How would Westminster look using the German electoral system?

German flag

Sunday’s election secured Merkel’s fourth term as chancellor, but what if the UK used the German voting system?

The UK currently uses the first-past-the-post voting system, which discriminates against smaller parties and inflates the success of larger ones. The 2015 election was one of the most disproportionate in history, with UKIP winning just shy of 13% of the vote yet only winning one seat.

Last weekend, the right-wing populist AfD stormed into third place from seemingly nowhere in the German election, winning a share of the vote remarkably similar to UKIP’s in 2015. While in the UK, Nigel Farage’s party emerged with just one seat, the AfD gained 94 seats in the Bundestag. Why the discrepancy?

Nigel Farage MEPs lay out their input for the upcoming European Council - with Nigel FARAGE (EFDD, UK)

The main reason for this difference is Germany’s voting system, which is called the mixed member proportional representation system. As well as getting a constituency representative, the electorate votes on a second ballot for their party of choice. Parties which suffer under the FPTP element of the voting system win top-up seats on the second ballot, making the election results much more reflective of how the country actually voted. In order to enter the Bundestag, parties must win seats in the FPTP part or win 5% of more of the vote.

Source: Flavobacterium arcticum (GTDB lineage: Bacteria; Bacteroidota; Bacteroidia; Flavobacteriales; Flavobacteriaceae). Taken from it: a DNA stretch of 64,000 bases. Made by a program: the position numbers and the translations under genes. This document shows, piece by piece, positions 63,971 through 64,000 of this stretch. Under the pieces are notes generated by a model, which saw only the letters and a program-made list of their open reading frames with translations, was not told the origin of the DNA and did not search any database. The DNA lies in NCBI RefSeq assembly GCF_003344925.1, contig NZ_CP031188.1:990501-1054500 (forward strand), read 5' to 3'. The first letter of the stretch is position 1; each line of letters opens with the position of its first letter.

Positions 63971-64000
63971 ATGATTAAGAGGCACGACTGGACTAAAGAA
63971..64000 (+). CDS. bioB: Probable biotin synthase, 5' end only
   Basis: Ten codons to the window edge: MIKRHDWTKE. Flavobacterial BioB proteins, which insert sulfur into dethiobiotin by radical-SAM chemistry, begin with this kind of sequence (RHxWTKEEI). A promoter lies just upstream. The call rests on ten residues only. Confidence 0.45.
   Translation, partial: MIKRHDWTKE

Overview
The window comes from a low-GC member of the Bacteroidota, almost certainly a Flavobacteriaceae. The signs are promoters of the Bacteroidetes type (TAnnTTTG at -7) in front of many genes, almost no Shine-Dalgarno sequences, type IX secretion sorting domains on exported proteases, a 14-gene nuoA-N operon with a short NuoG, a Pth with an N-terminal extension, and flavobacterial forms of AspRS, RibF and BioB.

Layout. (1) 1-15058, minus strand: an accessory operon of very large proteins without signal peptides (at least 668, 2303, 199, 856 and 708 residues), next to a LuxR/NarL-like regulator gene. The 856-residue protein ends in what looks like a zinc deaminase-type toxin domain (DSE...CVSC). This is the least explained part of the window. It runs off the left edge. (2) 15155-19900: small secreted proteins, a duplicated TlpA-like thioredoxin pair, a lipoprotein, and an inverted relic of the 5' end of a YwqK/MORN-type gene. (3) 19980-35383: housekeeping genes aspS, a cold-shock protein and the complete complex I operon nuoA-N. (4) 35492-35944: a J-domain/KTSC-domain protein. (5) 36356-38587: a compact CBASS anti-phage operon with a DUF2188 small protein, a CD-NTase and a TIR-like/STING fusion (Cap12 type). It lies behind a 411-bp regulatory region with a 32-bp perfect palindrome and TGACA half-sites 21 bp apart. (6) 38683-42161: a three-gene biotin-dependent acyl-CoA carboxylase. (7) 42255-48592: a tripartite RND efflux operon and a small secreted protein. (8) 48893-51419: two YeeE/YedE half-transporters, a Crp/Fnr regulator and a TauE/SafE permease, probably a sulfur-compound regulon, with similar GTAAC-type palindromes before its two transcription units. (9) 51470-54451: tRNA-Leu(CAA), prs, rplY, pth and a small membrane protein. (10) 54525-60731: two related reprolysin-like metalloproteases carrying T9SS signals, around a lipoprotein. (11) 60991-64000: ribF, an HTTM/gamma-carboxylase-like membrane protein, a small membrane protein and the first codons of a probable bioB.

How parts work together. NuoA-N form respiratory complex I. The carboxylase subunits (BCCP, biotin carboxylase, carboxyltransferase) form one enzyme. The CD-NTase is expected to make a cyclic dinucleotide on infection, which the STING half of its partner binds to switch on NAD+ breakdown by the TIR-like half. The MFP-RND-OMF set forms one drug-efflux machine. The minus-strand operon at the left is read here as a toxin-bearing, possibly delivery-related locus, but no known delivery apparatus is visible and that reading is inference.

In 2017, six parties met the threshold and entered the chamber for the first time.

Emmanuel Macron & Merkel European Council meeting

However, what if the UK used such a system? UKIP would have become Britain’s third party in terms of seats in 2015 and the Conservatives would not have won a majority.

As for the 2017 general election, the Electoral Reform Society produced a report that analysed the election in the context of electoral reform, and projected how Westminster would look under different voting systems.

One of the systems used in the report was the Additional Member System, which is used to elect MSPs and AMs in the Scottish Parliament and Welsh Assembly respectively. The system is basically the same as the German election except there is no 5% threshold, and there are regional lists, and a few other minor differences. That said, the report gives an idea for how the House of Commons would look using the German voting system:

  • Conservatives: 274 (-43)
  • Labour: 274 (+12)
  • Liberal Democrats 39 (+27)
  • UKIP: 11 (+11)
  • Greens: 8 (+7)
  • SNP: 21 (-14)
  • Plaid Cymru: 4 (0)
  • The Speaker and Northern Ireland are not included in the calculations.

As stated, the German electoral system has some significant differences to AMS and voters would act differently at elections under a different system, reducing the need for tactical voting. However, the Electoral Reform Society offers an insight into how different Westminster would be under a fairer voting system.